Mike Humble


  1. mike my dad is from your era too, did his national service on vulcan bomber engines as he was a apprentice mechanic at a BMC dealer in winsford cheshire. he always says how everything then was repaired, no exchange units in those days!!! now as you say plug in and go. oh and he did set carbs by ear a lot!!! good days long gone..

  2. Amen Mr H. Whats even worse nowadays is we have a generation of car drivers who don’t even know how to change a wheel. Either they have no idea or consider it beneath them and they would rather sit at the roadside waiting for the AA than get their hands a bit dirty. We used to joke about women being this way inclined but it is frustrating and downright embarrassing that there are an increasing no of able bodied and minded men in the world these days. I wouldn’t expect all the under 25’s to know how to service their car but surely a little knowledge and understanding couldn’t hurt. It just shocks me how we have all apparently become so ” educated” but have no idea how the basics work and then cry blasphemy when something breaks or goes wrong because we didn’t have the faintest inkling that the car was trying to tell us something (unpleasant noises, smells, warning lights etc, etc

  3. @ kev so true…

    And a very good article mr Humble, I love cars that are simple to work on.
    allthough changing timing belt,balanceshaft belt and tensioner seems almost overly complicated on my “classic” 620 (Honda engine)atleast compared to a T or K series :/. I need to do it though some day soon.

    ps: im 17 and on my 3rd 620… 😀

  4. My motoring started with three MkII Consuls. I regularly travel down to SW France in my Rover 75 CDTi – 900 miles. Now the good old MkII had grease points that required attention every 1,000 miles. So it would mean getting the grease gun out soon after arriving.

    The fun of points especially with a slightly worn dizzy – no such problems with modern ignition, admittedly a bit more of a problem when it goes wrong but how often does it.

    And then there is the MPG of old cars v modern cars with their fuel injection and engine management systems.

    The fun of setting up carbs and the problems of changing float levels, blocked jets etc.

    The old uns might have been easier to service but their reliability was not so good.

  5. @Paul T – That’s a good point. When modern cars do go wrong it is usually some sort of catastrophic failure that does render them beyond economic repair once beyond a certain age. However, the roads are full of 10 – 15 year old cars though that still look virtually new. In the 60s, 70s and 80s few cars made it that far and would have looked like complete sheds at less than half that age so longevity is certainly much better. Also, until cars reach that catastrophic failure point they generally run faultlessly, starting on the button hot or cold. I cant remember the last time I needed to turn the key a second time to start. That would have been the norm even on a well maintained brand new car at one time.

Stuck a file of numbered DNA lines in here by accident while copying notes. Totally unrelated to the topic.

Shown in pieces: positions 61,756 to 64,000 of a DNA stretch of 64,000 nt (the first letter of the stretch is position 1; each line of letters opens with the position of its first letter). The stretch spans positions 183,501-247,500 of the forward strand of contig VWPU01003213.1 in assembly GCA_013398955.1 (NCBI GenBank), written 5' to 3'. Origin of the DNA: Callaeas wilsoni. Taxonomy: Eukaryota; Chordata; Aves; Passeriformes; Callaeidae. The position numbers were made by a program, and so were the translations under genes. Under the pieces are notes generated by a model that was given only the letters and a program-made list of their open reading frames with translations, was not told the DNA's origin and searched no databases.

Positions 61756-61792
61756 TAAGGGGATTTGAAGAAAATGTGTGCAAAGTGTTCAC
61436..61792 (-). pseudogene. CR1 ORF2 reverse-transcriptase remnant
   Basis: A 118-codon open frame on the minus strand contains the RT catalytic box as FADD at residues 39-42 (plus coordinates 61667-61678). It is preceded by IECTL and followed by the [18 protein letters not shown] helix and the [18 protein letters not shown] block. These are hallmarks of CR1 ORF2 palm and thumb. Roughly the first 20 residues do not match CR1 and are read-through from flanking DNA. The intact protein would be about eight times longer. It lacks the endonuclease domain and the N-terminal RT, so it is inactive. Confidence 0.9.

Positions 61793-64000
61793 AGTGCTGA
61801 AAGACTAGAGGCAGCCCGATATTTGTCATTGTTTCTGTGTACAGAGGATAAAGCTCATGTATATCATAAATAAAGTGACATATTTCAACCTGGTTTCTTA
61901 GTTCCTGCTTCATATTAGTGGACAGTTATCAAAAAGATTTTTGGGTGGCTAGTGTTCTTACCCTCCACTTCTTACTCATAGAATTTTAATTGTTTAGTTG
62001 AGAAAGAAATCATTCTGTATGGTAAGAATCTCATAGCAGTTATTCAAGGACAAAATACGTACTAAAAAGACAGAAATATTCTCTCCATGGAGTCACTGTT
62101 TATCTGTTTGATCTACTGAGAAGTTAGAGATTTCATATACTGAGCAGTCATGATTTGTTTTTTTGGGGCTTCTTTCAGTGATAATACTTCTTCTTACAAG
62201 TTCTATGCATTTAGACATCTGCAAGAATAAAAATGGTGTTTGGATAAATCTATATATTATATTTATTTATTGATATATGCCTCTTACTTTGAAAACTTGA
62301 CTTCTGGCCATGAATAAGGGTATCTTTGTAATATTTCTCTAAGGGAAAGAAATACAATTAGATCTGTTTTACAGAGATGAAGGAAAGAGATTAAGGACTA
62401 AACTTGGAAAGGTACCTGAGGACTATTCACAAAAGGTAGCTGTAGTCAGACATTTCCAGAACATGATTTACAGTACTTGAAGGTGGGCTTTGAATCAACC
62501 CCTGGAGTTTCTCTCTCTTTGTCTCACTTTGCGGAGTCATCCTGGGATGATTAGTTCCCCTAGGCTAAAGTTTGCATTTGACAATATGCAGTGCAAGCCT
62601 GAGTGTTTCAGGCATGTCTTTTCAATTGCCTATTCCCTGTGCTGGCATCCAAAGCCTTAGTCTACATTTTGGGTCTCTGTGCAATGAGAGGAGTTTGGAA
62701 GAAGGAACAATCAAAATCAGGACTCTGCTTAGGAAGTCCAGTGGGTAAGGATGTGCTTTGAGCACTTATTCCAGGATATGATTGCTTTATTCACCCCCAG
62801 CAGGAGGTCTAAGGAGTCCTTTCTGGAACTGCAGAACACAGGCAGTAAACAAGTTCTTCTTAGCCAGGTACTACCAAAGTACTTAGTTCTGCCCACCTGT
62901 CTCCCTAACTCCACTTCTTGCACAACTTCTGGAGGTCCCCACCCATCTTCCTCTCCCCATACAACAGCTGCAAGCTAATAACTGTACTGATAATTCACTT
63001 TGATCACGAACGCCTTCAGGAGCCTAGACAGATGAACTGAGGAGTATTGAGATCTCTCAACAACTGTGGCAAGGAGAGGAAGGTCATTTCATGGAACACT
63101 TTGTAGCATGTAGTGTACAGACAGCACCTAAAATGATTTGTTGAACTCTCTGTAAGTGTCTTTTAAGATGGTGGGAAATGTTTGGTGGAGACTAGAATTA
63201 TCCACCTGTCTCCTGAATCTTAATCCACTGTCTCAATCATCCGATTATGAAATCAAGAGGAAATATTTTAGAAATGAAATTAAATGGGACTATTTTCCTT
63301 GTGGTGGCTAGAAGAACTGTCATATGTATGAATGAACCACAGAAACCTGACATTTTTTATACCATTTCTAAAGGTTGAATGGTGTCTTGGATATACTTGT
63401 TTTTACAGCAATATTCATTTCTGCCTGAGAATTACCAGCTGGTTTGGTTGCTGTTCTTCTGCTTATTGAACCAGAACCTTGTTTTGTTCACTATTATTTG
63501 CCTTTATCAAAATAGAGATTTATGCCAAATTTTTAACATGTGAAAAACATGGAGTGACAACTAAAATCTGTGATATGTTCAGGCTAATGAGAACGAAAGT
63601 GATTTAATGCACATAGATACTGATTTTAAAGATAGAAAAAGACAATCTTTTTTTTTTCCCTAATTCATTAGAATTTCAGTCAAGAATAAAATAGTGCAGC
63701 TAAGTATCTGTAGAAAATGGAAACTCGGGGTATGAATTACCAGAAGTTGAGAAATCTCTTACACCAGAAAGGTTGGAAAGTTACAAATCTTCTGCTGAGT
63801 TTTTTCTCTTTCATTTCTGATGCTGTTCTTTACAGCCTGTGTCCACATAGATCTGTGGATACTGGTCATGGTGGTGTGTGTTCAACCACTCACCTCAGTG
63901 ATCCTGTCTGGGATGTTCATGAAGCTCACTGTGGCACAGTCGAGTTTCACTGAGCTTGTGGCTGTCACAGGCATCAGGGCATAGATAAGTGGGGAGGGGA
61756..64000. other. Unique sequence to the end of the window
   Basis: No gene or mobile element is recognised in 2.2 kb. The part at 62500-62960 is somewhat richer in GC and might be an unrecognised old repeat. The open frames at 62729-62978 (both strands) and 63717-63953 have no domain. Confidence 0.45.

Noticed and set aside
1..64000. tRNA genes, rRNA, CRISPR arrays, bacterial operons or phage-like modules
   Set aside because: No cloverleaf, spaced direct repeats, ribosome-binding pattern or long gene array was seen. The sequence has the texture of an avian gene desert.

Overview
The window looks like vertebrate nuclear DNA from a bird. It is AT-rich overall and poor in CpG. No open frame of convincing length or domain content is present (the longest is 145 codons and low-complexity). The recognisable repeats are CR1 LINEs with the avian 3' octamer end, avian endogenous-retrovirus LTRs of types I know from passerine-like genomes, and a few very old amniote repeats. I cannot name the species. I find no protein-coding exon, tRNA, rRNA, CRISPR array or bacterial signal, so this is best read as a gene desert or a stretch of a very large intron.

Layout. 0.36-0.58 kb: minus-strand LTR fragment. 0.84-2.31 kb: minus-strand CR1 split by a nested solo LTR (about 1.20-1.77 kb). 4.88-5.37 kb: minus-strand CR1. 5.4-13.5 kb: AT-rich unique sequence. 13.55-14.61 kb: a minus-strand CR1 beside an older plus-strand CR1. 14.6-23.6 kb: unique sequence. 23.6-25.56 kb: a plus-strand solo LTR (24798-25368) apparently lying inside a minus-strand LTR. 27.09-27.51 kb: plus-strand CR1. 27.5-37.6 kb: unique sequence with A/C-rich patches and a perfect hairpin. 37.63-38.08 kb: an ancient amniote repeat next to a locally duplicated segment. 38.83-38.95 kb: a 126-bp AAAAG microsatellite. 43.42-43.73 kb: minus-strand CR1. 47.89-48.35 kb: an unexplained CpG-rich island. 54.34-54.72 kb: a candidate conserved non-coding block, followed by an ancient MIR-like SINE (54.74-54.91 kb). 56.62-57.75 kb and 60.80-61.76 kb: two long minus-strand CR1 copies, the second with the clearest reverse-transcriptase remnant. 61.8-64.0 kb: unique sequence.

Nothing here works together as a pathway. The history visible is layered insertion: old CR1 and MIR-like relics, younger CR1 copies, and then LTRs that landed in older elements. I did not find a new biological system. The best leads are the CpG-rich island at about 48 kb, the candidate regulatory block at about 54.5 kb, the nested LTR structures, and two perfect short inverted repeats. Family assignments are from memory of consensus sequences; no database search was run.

6. I remember about 5 years ago driving my Mini 30 auto to Northumberland, and sensing a slight misfire on the A697. This misfire became a gradual power loss, and eventual grind to a halt. Lifted the bonnet, noted that the piggy back spade connector with the LT lead and radio suppressor had started to break. Removed the LT lead spade from the piggy back, stuck in back on the distributor, turned the key and off we went.
    I also have a Wolseley Hornet and MG Midget 1500, all on points and carbs, and never had to go near a garage. I know it sounds sentimental and, I suppose, a bit rose-tinted but aside from a catastrophic failure of a major component I am fairly confident that I can sort out these cars should they become a bit poorly.
    Oh, and all still have manual chokes!

  7. the latest big problem in modern diesel cars anyway is this DPF gizmo, ive heard of people all the time having nothing but trouble with it and at nearly £1900 on some bmws to replace i would say that modern diesels will have a very short life, problem is once its replaced its going to block up again unless you are doing hundreds of miles to keep it clear? no good round town..

  8. I learned to drive in a 1986 metro and my first car was a mini clubman and my second was a mk1 fiesta 1.1, these were the cars that I learned to do my own repairs and servicing, the good old days of setting the points and even bolting back the tappets on the fiesta after arriving at a pub one night.I like the feel of some modern cars but they would bore me if I cant do my own repairs or servicing.

  9. My Mk3 Cavalier has recently become “life expired” due to terminal rust sadly, and has been replaced by a Mk3 Mondeo (petrol I hasten to add!) Once the stupid “acoustic cover” is off the access around the lump doesn’t seem too bad, but it’ll be harder than than the Cav I’d imagine – that was a DIYers dream. Loads of free empty space around all sides of the engine and ‘box. Marvellous.

  10. Paul T and Paul without Surname make excellent points. Cars are so much more dependable these days and better protected from the elements. As much as it pains me to say it we can thank the Japanese for proving that cars could be reliable even in winter and without the Japanese we would still be paying extra for bootlights, cloth trim and radios. IIRC it was the Pacific rim cars that were the first with decent rust protection and extended warranties. For all our rose tinted reminiscence of our classics (and I do love my 1981 Austin Maxi) I am also glad that is not the pinnacle of car design although there are a number of modern equivalents that IMHO could take a leaf out of it’s book in terms of versatility, seat comfort and interior space , not to mention it’s ease to work on when it does need a little TLC.